Supreme Court, enigmatic as ever, weighs gay marriage ban

McClatchy NewspapersMarch 26, 2013 

— Supreme Court justices showed sharp divisions and passionate feelings Tuesday as they confronted California’s Proposition 8 ban on gay marriages.

During a roughly 85-minute argument that was both unusually long and, at times, markedly heated, the court’s conservative and liberal justices exposed fundamental differences that foreshadow difficult decisions to come. Tellingly, the frequent swing vote, Justice Anthony Kennedy, revealed some personal ambivalence.

In a positive sign for gay marriage supporters, Kennedy voiced strong sympathy for the approximately 40,000 California children who have been adopted by gay couples.

“They want their parents to have full recognition,” Kennedy said, with evident feeling, adding that “the voice of these children is important in this case.”

But in a sign of just how complicated the outcome could be, Kennedy and Justice Stephen Breyer mused aloud about whether the Supreme Court should even have agreed to hear the case called Hollingsworth v. Perry at all.

With hundreds of demonstrators amassed outside, and prominent activists, including Hollywood director Rob Reiner and “Milk” screenwriter Dustin Lance Black, gathered within, the justices were debating whether the Proposition 8 same-sex marriage ban violated constitutional guarantees of extra protection. The court’s eventual decision may either be narrowly confined or broadly sweeping.

Though questions do not always predict voting outcome, Chief Justice John Roberts, Jr., along with fellow conservative Justices Samuel Alito and Antonin Scalia, appeared most sympathetic to the arguments of Proposition 8 supporters.

“Traditional marriage has been around for thousands of years,” Alito declared, while “same-sex marriage is very new. It may turn out to be a good thing, it may turn out not to be a good thing.”

His voice rising, Scalia further pressed anti-Proposition 8 lawyer Theodore Olson to explain “when it became unconstitutional to exclude homosexual couples from marriage.”

Proposition 8, Olson argued “walls off gays and lesbians from marriage, the most important relation in life.”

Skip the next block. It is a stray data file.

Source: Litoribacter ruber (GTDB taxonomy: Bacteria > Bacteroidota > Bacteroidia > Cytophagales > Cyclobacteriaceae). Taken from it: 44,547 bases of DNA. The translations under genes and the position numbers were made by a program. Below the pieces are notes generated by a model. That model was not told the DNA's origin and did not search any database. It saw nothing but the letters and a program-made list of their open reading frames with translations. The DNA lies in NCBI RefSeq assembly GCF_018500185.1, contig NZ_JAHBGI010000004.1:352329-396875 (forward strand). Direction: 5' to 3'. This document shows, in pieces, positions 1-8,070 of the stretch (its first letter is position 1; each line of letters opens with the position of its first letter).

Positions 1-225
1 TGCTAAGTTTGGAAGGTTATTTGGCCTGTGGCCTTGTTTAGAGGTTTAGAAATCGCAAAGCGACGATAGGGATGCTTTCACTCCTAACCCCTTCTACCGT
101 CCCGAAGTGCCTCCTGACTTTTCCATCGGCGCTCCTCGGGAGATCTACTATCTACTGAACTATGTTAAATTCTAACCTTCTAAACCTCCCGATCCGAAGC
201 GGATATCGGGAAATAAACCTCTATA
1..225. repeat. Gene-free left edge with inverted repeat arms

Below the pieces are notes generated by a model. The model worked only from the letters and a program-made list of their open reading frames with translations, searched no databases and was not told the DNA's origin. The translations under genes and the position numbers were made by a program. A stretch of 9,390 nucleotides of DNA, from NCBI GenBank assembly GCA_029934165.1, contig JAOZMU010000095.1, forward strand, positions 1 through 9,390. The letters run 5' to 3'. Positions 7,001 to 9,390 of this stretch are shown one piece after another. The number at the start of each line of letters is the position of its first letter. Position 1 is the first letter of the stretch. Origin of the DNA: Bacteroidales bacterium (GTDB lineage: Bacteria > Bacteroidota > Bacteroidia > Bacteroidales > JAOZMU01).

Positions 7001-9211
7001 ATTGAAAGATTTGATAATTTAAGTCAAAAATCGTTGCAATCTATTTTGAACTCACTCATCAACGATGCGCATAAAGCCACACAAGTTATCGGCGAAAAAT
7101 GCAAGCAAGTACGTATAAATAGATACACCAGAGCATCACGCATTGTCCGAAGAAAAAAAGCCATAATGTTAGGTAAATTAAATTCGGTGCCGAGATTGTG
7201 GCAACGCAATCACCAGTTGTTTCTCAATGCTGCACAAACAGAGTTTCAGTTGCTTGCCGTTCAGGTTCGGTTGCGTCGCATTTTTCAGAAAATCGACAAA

Attorney Charles Cooper, the former Reagan administration official arguing in support of Proposition 8, stressed that recognizing same-sex marriages would “sever (marriage’s) abiding connection with its traditional procreative context.”

In turn, Justice Elena Kagan countered with the example of elderly couples and others who marry, despite being past child-rearing age.

“There are lots of people that get married that can’t have children,” Breyer added.

The justices divided their time between discussing whether Proposition 8 supporters had the “standing” to argue the case, since California officials refused to defend the initiative, and the measure’s underlying merits. Most of the time was spent on the merits.

San Francisco officials legalized gay marriage in February 2004. Several thousand same-sex couples were married before the state Supreme Court blocked the city’s action. The California Supreme Court subsequently recognized same-sex marriage rights in May 2008, after which about 18,000 same-sex couples were married.

In November 2008, the state’s voters approved Proposition 8, which amended the California Constitution to declare that “only marriage between a man and a woman is valid or recognized” in the state. The 9th U.S. Circuit Court of Appeals, in turn, struck down Proposition 8 on the grounds that it stripped California residents, without a legitimate justification, of a right that had previously been granted.

More than 110 reporters spilled over from the courtroom into an adjacent hallway, many sitting behind pillars that made it impossible to see all the justices who were speaking. All told, some 400 lawyers, guests and members of the public attended, with some public visitors staying only for about five minutes before being rotated out.

Justice Clarence Thomas, as his custom, was the only high court member not to speak or ask a question.

A decision in the Proposition 8 case, as well as the Defense of Marriage Act case being heard Wednesday, is expected by the end of June.

Email: mdoyle@mcclatchydc.com; Twitter: @MichaelDoyle10

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